Robotic surgery has been around for a while now and is becoming more common after gaining the trust of the medical community. Here the surgery is performed via a robotic device which is controlled by a human surgeon. Not only does robotic surgery reduce time, but it also reduces the risk associated with surgical complications because of its precise nature. It is also less invasive than surgeries performed by human doctors because the incisions are very small. The robot has a force feedback system that helps surgeons measure the amount of pressure that needs to be applied. Robotic surgery is used to perform all kinds of operations from prostate removal to dentistry.
VR-based pain management systems as a drug-free alternative
VR is being used effectively to help patients manage their pain and distract them through painful procedures. It provides a drug-free alternative to pain management by using cognitive distraction methods like interactive gaming. These games played in a simulated environment force the user to pay attention to something else other than the pain they feel since they have to interact with the system. The best part is that this technique does not need to be used in a clinical setting and can be employed even in a patient’s home to help them relax. VR-based pain management has been used to treat burn victims, patients with missing limbs, and even mothers giving birth.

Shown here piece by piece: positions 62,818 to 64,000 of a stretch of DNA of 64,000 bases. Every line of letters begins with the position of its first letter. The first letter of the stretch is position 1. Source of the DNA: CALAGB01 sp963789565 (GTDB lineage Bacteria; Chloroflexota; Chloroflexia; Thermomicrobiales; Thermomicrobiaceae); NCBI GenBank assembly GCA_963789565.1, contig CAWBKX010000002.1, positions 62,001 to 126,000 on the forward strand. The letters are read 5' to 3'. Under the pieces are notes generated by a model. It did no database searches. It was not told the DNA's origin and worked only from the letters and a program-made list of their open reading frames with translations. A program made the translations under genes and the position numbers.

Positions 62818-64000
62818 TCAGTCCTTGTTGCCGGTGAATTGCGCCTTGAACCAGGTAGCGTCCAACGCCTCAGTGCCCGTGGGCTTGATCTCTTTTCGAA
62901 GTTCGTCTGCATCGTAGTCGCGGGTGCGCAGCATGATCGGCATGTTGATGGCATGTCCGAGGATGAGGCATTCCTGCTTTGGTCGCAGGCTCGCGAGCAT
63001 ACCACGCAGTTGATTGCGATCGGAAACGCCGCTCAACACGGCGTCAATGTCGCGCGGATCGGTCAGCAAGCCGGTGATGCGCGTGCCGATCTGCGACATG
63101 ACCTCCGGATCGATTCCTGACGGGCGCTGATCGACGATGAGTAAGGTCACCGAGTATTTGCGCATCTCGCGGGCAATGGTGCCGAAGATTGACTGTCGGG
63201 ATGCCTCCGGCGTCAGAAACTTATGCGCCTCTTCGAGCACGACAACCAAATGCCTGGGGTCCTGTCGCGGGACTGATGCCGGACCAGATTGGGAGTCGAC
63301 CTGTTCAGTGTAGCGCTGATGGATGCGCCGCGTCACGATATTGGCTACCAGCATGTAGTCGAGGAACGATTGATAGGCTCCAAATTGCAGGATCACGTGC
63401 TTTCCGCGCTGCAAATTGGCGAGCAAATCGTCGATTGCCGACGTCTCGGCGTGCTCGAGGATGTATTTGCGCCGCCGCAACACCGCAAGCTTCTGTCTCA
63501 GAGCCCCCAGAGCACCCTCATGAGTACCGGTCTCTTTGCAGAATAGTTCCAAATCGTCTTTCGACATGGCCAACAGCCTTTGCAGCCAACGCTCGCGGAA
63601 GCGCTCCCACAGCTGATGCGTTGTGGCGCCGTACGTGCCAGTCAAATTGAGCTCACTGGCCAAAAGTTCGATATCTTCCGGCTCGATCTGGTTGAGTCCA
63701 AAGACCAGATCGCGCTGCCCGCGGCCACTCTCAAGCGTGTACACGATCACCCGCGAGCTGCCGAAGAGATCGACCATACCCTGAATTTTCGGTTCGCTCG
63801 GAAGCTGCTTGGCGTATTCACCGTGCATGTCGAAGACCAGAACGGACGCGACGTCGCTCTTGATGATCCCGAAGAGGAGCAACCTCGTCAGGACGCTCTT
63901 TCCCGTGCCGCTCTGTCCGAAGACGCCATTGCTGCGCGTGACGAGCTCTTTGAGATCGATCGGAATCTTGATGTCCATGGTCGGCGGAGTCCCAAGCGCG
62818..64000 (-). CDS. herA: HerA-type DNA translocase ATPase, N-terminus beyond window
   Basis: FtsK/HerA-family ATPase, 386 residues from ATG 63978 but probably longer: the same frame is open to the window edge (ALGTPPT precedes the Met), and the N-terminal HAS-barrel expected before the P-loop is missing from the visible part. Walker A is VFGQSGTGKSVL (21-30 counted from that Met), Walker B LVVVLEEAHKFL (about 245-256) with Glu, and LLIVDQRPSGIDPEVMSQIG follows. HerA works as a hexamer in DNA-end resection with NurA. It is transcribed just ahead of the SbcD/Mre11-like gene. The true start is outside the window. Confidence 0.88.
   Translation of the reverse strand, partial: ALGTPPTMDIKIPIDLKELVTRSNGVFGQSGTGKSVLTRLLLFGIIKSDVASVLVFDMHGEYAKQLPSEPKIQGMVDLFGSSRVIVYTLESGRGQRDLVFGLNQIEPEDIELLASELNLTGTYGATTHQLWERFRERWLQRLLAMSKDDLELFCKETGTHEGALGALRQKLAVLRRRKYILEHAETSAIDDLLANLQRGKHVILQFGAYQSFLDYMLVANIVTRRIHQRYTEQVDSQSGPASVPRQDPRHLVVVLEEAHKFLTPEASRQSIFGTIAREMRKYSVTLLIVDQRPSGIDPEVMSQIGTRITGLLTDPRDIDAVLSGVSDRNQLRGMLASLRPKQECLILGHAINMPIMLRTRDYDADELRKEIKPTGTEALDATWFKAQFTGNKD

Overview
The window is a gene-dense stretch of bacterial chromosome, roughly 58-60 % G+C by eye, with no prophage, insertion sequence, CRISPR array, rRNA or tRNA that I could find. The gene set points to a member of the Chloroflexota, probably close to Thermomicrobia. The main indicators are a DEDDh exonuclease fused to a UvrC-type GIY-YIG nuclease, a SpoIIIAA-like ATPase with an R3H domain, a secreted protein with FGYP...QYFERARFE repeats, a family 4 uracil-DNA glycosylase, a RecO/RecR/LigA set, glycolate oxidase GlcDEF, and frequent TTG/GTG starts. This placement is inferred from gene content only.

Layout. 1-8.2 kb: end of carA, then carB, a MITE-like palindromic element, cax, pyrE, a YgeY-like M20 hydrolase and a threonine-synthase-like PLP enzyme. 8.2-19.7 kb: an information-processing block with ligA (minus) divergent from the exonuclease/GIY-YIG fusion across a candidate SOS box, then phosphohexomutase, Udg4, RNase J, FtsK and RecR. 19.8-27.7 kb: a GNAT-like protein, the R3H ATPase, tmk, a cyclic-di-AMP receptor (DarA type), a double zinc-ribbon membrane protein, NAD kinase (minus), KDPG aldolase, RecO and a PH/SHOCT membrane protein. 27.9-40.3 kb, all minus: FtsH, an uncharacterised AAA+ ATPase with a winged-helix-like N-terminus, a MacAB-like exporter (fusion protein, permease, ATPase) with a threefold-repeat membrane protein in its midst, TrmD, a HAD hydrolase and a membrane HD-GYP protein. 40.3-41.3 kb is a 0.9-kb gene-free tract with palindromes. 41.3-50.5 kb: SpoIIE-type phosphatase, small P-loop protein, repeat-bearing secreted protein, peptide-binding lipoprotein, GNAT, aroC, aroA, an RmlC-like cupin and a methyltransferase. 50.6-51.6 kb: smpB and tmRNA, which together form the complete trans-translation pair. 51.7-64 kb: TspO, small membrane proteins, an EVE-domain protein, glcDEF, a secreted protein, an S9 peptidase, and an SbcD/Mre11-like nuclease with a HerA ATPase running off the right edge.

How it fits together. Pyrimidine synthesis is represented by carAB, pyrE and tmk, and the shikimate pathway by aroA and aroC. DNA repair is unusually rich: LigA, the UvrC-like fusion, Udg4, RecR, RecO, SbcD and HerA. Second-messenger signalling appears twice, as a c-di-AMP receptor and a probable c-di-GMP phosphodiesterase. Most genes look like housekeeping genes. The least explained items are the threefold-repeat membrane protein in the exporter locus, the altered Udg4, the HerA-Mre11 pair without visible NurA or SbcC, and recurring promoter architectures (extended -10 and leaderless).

VR-based simulations for phobia treatment
VR is used in phobia treatments to help patients get rid of their fears. It is used to create an immersive experience for the patients where they are confronted by their fears in the form of a recreated artificial environment. Patients can then interact with this environment in the comfort of the doctor’s office, knowing that the situation isn’t real. This technique is called exposure therapy. The simulated environment can get progressively scarier for the patient and help them to overcome their trauma step by step. Then when confronted with such an experience in real life, the patients will already have built a tolerance for the fear and it won’t affect them as much. This technique has been applied all over the world to treat various phobias like the fear of heights, flying, needles, various animals, public speaking, and even agoraphobia and PTSD.
Cost-effective VR-based rehabilitation and physical therapy